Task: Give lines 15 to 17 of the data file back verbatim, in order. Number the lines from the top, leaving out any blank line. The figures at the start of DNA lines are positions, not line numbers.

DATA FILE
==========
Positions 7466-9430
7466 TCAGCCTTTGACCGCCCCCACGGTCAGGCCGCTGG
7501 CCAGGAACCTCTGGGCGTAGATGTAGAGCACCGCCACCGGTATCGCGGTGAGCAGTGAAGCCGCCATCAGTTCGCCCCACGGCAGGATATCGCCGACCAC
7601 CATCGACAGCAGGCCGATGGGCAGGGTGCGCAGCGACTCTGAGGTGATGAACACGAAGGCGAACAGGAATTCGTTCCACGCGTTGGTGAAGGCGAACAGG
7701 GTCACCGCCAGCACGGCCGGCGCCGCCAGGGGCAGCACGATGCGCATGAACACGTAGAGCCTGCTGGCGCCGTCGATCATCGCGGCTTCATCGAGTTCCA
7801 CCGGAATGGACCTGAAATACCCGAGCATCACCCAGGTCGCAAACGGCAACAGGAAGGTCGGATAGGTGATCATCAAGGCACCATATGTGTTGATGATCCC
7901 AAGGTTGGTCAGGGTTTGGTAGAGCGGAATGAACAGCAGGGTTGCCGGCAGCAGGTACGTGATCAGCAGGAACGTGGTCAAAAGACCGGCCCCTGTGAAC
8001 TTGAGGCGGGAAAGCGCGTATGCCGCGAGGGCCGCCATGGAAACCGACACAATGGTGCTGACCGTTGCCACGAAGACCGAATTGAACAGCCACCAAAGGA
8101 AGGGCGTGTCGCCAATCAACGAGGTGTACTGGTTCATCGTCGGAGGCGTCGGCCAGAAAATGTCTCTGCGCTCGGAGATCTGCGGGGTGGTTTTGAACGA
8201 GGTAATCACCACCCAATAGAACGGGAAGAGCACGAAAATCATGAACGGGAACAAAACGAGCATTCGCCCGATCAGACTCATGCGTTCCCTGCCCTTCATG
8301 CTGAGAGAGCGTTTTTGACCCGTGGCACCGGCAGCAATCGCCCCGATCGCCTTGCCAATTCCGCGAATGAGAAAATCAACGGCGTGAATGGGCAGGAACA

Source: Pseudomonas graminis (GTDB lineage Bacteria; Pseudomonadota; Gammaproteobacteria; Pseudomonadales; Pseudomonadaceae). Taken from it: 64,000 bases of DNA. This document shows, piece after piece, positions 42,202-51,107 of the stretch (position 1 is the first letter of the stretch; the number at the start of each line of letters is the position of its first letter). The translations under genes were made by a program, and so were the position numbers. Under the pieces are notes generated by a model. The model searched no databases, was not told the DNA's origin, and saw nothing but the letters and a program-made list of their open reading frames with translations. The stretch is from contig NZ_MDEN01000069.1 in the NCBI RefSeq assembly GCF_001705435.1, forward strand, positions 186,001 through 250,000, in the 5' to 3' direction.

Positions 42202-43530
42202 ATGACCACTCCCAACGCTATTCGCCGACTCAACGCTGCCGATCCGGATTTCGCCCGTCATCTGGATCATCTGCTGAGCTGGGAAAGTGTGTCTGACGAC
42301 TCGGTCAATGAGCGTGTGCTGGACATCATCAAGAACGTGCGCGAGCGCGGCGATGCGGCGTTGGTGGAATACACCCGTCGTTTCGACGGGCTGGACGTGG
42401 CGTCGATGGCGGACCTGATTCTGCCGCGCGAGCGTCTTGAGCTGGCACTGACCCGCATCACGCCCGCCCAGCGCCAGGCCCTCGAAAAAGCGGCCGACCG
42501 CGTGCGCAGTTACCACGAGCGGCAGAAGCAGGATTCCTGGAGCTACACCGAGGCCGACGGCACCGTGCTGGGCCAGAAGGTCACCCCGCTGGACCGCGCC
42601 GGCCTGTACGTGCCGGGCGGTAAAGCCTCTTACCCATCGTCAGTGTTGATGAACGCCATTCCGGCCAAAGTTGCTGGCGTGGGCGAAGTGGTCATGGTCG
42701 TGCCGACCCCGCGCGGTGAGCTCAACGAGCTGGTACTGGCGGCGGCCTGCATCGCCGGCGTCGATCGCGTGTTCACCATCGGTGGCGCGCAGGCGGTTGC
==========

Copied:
42301 TCGGTCAATGAGCGTGTGCTGGACATCATCAAGAACGTGCGCGAGCGCGGCGATGCGGCGTTGGTGGAATACACCCGTCGTTTCGACGGGCTGGACGTGG
42401 CGTCGATGGCGGACCTGATTCTGCCGCGCGAGCGTCTTGAGCTGGCACTGACCCGCATCACGCCCGCCCAGCGCCAGGCCCTCGAAAAAGCGGCCGACCG
42501 CGTGCGCAGTTACCACGAGCGGCAGAAGCAGGATTCCTGGAGCTACACCGAGGCCGACGGCACCGTGCTGGGCCAGAAGGTCACCCCGCTGGACCGCGCC